Nations Embrace First-ever Climate Deal on Fossil Fuels

Wed Dec 13 2023
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DUBAI: In a groundbreaking move, nations at the UN climate summit in Dubai embraced the first-ever UN climate deal, signalling a collective commitment to steer the world away from fossil fuels.

COP28 president Sultan al-Jaber commended the historic accord, stating, “Together, we have set the world in the right direction,” eliciting a standing ovation from participating delegates.

Al-Jaber celebrated the approved deal, which represents a comprehensive set of measures, describing it as a “historic package” that provides a “robust plan” to maintain the crucial 1.5-degree Celsius target. Speaking during the closing session of the COP28 summit, he emphasized the transformative potential of the agreement, noting, “We have delivered a paradigm shift that has the potential to redefine our economies.” However, he cautioned nations, stating, “An agreement is only as good as its implementation. We are what we do, not what we say.”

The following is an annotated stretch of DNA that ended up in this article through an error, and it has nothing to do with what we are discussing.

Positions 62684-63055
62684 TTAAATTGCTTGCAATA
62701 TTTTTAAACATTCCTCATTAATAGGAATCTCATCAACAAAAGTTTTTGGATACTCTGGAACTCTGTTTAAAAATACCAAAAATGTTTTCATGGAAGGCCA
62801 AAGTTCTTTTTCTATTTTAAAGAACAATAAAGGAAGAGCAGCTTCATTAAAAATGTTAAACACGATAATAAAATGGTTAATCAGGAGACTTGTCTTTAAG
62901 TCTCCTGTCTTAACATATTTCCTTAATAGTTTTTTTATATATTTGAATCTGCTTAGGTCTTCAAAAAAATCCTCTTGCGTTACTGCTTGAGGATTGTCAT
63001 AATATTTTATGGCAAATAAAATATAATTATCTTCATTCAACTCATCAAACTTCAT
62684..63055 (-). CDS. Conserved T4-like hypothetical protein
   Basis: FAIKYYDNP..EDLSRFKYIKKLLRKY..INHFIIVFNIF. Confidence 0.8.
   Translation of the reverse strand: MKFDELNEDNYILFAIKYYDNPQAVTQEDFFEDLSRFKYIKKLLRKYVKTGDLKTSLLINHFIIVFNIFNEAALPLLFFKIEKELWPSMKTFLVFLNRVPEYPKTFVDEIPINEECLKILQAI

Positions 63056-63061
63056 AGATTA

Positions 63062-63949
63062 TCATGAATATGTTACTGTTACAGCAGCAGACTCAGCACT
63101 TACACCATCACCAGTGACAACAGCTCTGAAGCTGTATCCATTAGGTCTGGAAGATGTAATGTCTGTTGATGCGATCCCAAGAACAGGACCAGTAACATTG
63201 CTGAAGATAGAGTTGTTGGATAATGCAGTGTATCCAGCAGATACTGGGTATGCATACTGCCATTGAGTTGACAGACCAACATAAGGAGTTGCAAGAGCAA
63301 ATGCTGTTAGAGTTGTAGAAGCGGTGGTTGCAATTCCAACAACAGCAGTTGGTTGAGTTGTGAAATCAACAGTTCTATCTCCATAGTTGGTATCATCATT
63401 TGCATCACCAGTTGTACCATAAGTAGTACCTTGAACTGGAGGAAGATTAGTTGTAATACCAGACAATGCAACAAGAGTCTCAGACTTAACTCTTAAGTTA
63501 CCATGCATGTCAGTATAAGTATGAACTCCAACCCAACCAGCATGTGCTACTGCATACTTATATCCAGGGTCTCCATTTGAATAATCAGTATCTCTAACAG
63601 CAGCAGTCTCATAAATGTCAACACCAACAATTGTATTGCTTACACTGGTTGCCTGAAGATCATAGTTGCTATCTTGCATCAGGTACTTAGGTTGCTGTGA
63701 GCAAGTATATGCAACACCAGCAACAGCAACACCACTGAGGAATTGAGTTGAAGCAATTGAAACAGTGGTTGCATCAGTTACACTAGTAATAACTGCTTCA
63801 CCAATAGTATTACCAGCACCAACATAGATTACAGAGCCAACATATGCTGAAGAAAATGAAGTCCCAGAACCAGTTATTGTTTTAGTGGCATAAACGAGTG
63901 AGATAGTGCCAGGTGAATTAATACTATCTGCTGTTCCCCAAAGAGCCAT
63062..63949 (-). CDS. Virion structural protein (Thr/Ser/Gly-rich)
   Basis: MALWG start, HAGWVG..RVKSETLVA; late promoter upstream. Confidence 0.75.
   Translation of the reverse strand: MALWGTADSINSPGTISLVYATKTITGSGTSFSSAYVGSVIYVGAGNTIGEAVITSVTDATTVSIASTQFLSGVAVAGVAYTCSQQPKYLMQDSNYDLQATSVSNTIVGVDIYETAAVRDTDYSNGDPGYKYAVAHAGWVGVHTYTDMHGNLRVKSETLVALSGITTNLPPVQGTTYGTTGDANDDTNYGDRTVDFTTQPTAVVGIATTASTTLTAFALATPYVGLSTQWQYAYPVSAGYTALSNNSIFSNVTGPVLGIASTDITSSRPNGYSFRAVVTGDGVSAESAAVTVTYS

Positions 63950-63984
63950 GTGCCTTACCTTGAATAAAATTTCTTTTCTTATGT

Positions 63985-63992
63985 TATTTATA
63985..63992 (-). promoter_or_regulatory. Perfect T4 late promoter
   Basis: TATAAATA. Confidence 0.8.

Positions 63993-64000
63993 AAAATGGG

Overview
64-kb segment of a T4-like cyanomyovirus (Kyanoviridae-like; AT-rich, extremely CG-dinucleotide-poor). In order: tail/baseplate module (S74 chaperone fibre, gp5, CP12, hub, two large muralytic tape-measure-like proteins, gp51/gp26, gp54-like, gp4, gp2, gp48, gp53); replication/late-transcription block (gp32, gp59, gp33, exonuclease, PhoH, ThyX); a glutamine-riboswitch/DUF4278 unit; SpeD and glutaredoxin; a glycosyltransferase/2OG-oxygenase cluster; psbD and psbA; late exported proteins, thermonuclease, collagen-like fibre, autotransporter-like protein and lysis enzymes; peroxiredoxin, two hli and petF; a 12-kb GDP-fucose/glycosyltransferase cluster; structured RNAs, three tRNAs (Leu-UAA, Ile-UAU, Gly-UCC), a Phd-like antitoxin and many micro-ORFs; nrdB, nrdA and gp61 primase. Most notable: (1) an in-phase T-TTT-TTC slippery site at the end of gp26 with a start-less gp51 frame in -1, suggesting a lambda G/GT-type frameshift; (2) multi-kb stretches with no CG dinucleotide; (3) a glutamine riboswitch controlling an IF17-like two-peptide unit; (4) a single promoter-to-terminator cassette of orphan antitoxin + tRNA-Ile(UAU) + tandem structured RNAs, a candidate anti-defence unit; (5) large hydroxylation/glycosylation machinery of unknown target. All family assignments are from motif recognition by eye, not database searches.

The latest draft of the agreement, released after extensive negotiations, includes strengthened language, urging nations to “transition away” from fossil fuels without explicitly using the term “phase out.” It also emphasizes “accelerating action” in the critical decade to address climate change, injecting a sense of urgency absent in earlier proposals.

Crucially, the agreement explicitly “calls on” all nations to contribute through specific actions. These actions encompass “transitioning away from fossil fuels in energy systems, in a just, orderly and equitable manner, accelerating action in this critical decade, so as to achieve net zero by 2050 in keeping with the science.”

The deal advocates for the phase-down of “unabated coal power” and emphasizes “phasing out inefficient fossil fuel subsidies that do not address energy poverty or just transitions, as soon as possible.” Notably, the agreement stops short of explicitly calling for a “phase out” of fossil fuels.

Throughout the 14-day summit in Dubai, discussions centered on the extent of commitment and the historic decision to wind down oil, gas, and coal – major contributors to the planet’s escalating warming – within the context of a metropolis built on oil wealth.

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